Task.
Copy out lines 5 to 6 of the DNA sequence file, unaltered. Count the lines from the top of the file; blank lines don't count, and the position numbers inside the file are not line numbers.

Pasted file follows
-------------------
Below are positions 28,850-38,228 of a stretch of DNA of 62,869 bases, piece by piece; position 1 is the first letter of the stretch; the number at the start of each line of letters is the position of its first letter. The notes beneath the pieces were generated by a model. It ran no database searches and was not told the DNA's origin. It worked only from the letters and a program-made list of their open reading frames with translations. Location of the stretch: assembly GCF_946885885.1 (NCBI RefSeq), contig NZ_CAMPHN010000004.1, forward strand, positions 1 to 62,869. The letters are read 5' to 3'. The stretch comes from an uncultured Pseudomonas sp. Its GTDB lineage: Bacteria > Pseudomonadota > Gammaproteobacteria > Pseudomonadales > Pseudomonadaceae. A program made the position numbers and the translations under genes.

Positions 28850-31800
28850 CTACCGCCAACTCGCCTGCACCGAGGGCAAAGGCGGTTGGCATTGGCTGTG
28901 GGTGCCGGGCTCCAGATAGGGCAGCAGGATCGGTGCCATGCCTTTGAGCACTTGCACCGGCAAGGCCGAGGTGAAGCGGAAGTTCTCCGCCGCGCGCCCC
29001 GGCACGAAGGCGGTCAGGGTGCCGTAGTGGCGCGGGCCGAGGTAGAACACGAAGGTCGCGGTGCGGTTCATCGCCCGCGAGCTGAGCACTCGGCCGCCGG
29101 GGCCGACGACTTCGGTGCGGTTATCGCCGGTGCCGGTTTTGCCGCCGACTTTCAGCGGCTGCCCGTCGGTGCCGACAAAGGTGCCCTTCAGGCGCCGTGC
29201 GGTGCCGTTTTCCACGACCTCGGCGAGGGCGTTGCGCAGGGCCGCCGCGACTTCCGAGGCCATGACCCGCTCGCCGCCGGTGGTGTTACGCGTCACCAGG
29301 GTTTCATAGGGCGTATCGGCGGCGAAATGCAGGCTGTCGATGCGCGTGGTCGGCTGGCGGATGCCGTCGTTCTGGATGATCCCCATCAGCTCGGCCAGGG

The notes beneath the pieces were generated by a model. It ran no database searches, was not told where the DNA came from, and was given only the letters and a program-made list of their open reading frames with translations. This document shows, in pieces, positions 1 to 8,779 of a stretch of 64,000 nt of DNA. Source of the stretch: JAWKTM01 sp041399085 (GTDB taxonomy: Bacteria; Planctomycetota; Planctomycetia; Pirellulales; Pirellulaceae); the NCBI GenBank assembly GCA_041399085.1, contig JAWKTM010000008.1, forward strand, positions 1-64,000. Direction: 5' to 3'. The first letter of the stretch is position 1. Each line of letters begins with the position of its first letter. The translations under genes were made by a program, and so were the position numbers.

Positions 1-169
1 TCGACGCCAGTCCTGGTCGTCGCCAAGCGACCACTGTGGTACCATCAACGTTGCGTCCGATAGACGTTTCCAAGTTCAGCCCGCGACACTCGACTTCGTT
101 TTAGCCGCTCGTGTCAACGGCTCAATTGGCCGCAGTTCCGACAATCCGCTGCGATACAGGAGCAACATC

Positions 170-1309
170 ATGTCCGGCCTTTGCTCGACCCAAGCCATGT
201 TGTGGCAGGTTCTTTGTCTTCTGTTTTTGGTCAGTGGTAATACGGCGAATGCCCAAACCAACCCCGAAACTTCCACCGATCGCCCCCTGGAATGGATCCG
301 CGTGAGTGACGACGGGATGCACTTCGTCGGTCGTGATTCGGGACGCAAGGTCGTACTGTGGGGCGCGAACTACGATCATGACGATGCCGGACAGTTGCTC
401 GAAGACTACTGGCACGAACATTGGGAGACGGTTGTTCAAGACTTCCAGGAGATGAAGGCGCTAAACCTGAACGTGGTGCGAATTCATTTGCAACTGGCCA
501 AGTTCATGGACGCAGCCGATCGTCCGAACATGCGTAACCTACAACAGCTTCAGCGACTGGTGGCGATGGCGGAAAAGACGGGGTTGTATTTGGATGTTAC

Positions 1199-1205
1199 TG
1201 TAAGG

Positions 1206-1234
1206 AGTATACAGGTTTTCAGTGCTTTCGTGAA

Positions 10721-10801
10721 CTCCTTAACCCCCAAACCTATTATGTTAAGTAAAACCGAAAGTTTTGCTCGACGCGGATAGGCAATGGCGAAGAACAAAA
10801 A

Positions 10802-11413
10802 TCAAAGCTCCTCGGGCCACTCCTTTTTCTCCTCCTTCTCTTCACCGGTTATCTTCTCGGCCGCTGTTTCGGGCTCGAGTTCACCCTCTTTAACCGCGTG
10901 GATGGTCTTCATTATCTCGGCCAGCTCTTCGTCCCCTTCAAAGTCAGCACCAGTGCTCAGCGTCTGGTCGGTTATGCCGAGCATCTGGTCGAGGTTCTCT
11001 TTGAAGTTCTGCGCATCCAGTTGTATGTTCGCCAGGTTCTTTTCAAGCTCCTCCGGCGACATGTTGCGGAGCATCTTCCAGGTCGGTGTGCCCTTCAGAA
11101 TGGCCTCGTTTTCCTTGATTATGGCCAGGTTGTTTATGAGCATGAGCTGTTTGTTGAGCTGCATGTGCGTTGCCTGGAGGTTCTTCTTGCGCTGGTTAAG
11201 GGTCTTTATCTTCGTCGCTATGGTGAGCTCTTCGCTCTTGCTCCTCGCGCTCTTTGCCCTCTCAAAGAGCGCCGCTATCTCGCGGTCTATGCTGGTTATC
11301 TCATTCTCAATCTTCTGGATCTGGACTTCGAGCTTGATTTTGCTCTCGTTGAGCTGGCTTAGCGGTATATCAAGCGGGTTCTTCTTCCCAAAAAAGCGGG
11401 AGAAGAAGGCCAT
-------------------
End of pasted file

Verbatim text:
29001 GGCACGAAGGCGGTCAGGGTGCCGTAGTGGCGCGGGCCGAGGTAGAACACGAAGGTCGCGGTGCGGTTCATCGCCCGCGAGCTGAGCACTCGGCCGCCGG
29101 GGCCGACGACTTCGGTGCGGTTATCGCCGGTGCCGGTTTTGCCGCCGACTTTCAGCGGCTGCCCGTCGGTGCCGACAAAGGTGCCCTTCAGGCGCCGTGC